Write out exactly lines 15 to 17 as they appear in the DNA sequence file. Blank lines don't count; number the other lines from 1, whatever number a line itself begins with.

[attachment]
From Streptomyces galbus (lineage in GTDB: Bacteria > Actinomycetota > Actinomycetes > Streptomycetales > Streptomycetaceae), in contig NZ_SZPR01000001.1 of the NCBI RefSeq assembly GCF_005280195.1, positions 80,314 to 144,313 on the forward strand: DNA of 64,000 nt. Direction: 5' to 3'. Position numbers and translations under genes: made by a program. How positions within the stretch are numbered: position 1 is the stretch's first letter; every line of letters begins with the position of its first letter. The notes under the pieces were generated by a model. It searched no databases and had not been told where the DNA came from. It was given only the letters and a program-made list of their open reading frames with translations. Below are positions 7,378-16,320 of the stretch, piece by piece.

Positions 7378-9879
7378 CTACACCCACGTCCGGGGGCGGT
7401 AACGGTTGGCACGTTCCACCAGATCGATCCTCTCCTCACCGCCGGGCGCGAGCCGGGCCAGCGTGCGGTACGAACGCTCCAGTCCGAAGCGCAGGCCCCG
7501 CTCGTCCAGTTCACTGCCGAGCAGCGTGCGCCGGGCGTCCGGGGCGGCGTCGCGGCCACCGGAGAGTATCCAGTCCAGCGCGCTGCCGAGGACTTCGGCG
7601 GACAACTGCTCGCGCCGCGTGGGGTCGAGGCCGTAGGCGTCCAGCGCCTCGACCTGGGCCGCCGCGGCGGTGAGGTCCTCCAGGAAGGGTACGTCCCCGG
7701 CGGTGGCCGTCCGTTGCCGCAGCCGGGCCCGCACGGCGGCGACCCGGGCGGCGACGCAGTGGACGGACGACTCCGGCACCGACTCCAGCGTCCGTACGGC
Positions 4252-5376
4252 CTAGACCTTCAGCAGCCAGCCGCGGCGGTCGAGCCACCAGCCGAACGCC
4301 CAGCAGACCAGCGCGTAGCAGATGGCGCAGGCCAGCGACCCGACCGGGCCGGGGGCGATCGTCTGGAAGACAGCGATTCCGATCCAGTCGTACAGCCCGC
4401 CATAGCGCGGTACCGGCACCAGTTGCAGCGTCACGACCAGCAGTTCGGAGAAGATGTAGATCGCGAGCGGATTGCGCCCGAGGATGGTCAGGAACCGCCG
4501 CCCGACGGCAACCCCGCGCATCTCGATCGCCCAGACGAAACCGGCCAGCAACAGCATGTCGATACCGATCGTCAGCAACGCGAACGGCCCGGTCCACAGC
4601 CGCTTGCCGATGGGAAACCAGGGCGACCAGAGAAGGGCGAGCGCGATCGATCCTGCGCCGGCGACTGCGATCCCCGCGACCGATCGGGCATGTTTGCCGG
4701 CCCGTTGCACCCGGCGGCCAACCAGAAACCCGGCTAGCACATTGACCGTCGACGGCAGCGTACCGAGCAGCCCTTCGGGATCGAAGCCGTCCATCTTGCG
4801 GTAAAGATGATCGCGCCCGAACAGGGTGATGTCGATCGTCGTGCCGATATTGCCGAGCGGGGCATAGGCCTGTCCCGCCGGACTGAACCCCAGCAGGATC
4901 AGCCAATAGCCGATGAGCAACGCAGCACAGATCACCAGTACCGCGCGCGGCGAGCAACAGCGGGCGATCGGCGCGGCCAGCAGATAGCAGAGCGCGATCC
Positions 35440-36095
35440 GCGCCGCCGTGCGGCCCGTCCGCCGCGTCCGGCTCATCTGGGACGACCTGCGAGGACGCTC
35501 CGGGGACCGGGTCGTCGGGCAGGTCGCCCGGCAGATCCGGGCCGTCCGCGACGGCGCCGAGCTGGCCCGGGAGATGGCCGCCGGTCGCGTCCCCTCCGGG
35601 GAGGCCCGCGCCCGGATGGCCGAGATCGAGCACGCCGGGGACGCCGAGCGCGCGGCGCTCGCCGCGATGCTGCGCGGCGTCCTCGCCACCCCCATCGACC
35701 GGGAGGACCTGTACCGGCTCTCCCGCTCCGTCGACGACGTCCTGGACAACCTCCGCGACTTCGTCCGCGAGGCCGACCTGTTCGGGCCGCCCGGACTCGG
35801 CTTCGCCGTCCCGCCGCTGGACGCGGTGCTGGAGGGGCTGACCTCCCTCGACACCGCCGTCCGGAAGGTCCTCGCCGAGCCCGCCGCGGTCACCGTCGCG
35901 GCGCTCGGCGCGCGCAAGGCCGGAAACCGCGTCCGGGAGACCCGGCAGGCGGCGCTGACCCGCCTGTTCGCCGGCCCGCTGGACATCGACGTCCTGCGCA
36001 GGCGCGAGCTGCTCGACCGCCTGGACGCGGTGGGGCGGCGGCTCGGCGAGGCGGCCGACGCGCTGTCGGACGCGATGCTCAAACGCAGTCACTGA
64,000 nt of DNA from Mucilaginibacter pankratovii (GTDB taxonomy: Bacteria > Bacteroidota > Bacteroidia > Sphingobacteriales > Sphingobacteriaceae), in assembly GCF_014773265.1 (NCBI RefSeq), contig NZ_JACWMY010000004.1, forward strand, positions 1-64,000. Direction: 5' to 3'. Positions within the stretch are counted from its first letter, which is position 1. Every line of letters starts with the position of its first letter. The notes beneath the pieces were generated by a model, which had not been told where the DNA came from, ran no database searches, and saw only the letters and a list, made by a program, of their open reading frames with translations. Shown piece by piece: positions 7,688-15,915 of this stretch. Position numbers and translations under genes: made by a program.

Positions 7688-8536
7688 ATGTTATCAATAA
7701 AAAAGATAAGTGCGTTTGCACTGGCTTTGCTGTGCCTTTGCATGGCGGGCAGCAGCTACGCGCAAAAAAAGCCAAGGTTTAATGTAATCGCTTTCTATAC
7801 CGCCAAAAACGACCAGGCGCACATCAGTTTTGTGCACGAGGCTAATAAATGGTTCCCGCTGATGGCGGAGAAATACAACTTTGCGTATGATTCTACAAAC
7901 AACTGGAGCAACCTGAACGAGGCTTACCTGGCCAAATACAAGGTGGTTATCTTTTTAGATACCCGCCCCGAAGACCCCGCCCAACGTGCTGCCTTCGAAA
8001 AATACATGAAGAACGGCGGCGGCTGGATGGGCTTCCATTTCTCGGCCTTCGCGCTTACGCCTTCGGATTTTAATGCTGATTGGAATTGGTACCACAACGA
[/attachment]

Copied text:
4801 GTAAAGATGATCGCGCCCGAACAGGGTGATGTCGATCGTCGTGCCGATATTGCCGAGCGGGGCATAGGCCTGTCCCGCCGGACTGAACCCCAGCAGGATC
4901 AGCCAATAGCCGATGAGCAACGCAGCACAGATCACCAGTACCGCGCGCGGCGAGCAACAGCGGGCGATCGGCGCGGCCAGCAGATAGCAGAGCGCGATCC
Positions 35440-36095